Wednesday 12th November 2014

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Richard Heap
November 12, 2014
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This content is from our archive. Some formatting or links may be broken.
Wednesday 12th November 2014

Germany urges Vattenfall green re-think

The German government is seeking to persuade Swedish utility Vattenfall to reconsider its plans to restructure its energy assets.

The firm last month said it planned to increase the proportion of renewables in its portfolio after reporting a €2.1bn third quarter loss. The utility was forced to take impairment charges of €2.5bn after past acquisitions, and said it planned to restructure including selling its lignite power plants and mines in Germany for up to €3bn. This would involve increasing the proportion of wind in its portfolio.

However, Reuters has reported that the German government said this would threaten jobs in the country, and said it was unrealistic to quickly abandon traditional energy sources in favour of renewables.

Utilities eye increases in wind M&A

Mergers and acquisitions activity in the renewables sector by utilities reached $7.3bn in the third quarter of 2014.

Ernst & Young yesterday published its annual ‘Power & Utilities Global Capital confidence barometer’, which said the quarterly figure for M&A activity by utilities in renewables had reached a three-year high. This was driven by the growth of wind in the US.

It also reported that 40% of firms in the power sector said they expected to conclude an M&A deal in the next year; and were demonstrating a growing appetite for non-hydro renewables deals in the Middle East and sub-Saharan Africa.

Isle of Man favours Dong deal

The Isle of Man government has named Dong Energy as preferred development partner for a 700MW wind farm in the Irish Sea.

The government yesterday announced that the Danish developer was preferred bidder for a wind farm in Isle of Man territorial waters off the island’s east coast. The project is due to complete by 2023.

The Isle of Man hopes that leasing parts of the seabed for renewable energy schemes in its territorial waters would help to boost the island’s public funds by an estimated £5m a year.

Studies: Red tape raises offshore costs

Developers have seen the cost of gaining consent for UK offshore wind farms rise despite growth in the sector.

Trade association Renewable UK and offshore wind consultancy TÜV SÜD PMSS jointly released reports yesterday that said the process to approve UK offshore wind farms was too complex, and that had led to increased consenting costs. These costs rose 15% per MW between the UK’s Round 1 and Round 2 projects.

Public spending cuts and conflicting messages from central government on UK renewable energy policy have both added complexity and cost to the job done by consenting bodies. This has resulted in the higher costs for developers.

Mainstream co-founder Whelan quits

Mainstream Renewable Power co-founder and corporate finance director Fintan Whelan is set to leave the company.

Whelan set up developer Mainstream in 2008 with chief executive Eddie O’Connor, after the sale of O’Connor’s Airtricity. Mainstream now has offices in nine countries and 334MW of operational wind and solar projects, with a development pipeline of over 19GW.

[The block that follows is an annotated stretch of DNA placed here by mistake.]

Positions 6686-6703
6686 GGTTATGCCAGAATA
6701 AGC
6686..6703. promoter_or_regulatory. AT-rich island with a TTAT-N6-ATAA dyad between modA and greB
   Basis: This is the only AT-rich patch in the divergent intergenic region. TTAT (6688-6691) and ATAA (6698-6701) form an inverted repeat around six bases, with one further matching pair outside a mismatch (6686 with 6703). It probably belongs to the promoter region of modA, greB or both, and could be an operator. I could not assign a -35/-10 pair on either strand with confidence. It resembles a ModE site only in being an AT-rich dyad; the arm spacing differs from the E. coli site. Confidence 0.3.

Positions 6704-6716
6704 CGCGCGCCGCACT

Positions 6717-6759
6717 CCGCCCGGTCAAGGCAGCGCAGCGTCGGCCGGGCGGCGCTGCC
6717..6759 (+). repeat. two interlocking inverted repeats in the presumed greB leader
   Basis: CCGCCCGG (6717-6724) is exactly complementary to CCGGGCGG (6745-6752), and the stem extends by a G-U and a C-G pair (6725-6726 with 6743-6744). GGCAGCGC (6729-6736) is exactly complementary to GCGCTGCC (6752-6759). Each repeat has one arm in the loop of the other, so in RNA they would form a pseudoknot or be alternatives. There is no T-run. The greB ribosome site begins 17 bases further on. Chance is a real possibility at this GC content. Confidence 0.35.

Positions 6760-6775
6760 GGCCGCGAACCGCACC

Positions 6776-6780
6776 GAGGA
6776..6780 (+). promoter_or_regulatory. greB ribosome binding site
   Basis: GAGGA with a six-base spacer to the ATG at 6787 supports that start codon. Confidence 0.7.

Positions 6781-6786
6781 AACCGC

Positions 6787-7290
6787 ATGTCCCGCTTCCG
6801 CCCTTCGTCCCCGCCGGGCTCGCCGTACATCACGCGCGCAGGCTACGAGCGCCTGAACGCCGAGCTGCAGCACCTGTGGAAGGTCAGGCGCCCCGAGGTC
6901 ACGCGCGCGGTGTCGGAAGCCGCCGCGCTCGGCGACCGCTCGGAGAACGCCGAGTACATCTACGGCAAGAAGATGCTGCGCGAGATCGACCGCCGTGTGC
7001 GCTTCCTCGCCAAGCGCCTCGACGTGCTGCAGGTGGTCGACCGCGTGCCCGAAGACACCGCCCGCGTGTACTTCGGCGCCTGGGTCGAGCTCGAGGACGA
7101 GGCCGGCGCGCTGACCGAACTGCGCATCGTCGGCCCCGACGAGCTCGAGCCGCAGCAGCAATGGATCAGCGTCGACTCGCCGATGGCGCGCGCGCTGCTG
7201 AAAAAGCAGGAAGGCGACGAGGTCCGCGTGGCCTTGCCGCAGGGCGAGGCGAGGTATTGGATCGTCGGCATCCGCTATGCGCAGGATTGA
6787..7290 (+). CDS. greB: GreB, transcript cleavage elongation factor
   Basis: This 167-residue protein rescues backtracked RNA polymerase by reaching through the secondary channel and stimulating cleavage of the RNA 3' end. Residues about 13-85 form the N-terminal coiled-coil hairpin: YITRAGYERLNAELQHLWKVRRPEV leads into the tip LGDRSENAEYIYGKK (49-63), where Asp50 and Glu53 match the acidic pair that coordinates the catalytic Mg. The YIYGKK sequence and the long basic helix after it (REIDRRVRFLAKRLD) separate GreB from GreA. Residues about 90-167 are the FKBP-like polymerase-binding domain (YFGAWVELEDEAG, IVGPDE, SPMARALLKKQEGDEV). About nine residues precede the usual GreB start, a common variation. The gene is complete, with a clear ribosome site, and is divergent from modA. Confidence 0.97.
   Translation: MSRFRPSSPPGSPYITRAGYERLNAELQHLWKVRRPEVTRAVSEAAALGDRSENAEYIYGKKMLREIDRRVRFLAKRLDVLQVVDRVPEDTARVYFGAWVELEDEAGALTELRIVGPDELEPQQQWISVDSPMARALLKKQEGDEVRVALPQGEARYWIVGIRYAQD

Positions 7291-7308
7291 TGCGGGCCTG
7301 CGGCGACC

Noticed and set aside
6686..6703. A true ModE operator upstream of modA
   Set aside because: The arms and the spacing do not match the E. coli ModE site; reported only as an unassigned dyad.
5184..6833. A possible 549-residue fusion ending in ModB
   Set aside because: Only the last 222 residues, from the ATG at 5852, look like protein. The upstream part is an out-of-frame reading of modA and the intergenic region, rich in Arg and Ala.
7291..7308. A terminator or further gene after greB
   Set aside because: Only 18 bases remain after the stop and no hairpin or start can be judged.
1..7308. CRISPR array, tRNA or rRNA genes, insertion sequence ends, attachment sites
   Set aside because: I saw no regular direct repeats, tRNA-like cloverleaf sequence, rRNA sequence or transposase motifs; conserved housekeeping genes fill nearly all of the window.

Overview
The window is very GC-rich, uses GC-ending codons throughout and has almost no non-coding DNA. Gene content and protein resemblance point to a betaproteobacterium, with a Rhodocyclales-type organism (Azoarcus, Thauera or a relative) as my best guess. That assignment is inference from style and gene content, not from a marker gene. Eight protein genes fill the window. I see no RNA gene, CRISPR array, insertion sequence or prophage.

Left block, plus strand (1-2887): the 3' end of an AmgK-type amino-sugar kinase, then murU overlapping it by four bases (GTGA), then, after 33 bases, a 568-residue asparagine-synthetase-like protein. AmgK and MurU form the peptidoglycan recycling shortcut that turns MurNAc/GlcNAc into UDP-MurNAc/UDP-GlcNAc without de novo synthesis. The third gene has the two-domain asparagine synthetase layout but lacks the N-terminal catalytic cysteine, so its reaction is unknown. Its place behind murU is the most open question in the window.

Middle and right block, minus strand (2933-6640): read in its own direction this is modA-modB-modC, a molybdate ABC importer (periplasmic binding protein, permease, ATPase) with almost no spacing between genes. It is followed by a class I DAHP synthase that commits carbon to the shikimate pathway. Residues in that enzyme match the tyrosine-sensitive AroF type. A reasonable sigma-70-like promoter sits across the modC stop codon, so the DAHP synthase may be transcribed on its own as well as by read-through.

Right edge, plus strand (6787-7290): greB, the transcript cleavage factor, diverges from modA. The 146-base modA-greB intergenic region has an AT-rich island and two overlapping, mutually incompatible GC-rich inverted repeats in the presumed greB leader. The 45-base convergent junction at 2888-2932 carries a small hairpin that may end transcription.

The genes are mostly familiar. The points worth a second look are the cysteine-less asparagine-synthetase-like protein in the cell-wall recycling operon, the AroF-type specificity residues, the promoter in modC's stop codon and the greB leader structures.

Whelan announced that he was leaving to pursue other interests. He will be replaced as head of corporate finance by Paul Corrigan.

Where does O’Connor feature in this year’s Top 100 Power People report? Find out now.

Germany urges Vattenfall green re-think

The German government is seeking to persuade Swedish utility Vattenfall to reconsider its plans to restructure its energy assets.

The firm last month said it planned to increase the proportion of renewables in its portfolio after reporting a €2.1bn third quarter loss. The utility was forced to take impairment charges of €2.5bn after past acquisitions, and said it planned to restructure including selling its lignite power plants and mines in Germany for up to €3bn. This would involve increasing the proportion of wind in its portfolio.

However, Reuters has reported that the German government said this would threaten jobs in the country, and said it was unrealistic to quickly abandon traditional energy sources in favour of renewables.

Utilities eye increases in wind M&A

Mergers and acquisitions activity in the renewables sector by utilities reached $7.3bn in the third quarter of 2014.

Ernst & Young yesterday published its annual ‘Power & Utilities Global Capital confidence barometer’, which said the quarterly figure for M&A activity by utilities in renewables had reached a three-year high. This was driven by the growth of wind in the US.

It also reported that 40% of firms in the power sector said they expected to conclude an M&A deal in the next year; and were demonstrating a growing appetite for non-hydro renewables deals in the Middle East and sub-Saharan Africa.

Isle of Man favours Dong deal

The Isle of Man government has named Dong Energy as preferred development partner for a 700MW wind farm in the Irish Sea.

The government yesterday announced that the Danish developer was preferred bidder for a wind farm in Isle of Man territorial waters off the island’s east coast. The project is due to complete by 2023.

The Isle of Man hopes that leasing parts of the seabed for renewable energy schemes in its territorial waters would help to boost the island’s public funds by an estimated £5m a year.

Studies: Red tape raises offshore costs

Developers have seen the cost of gaining consent for UK offshore wind farms rise despite growth in the sector.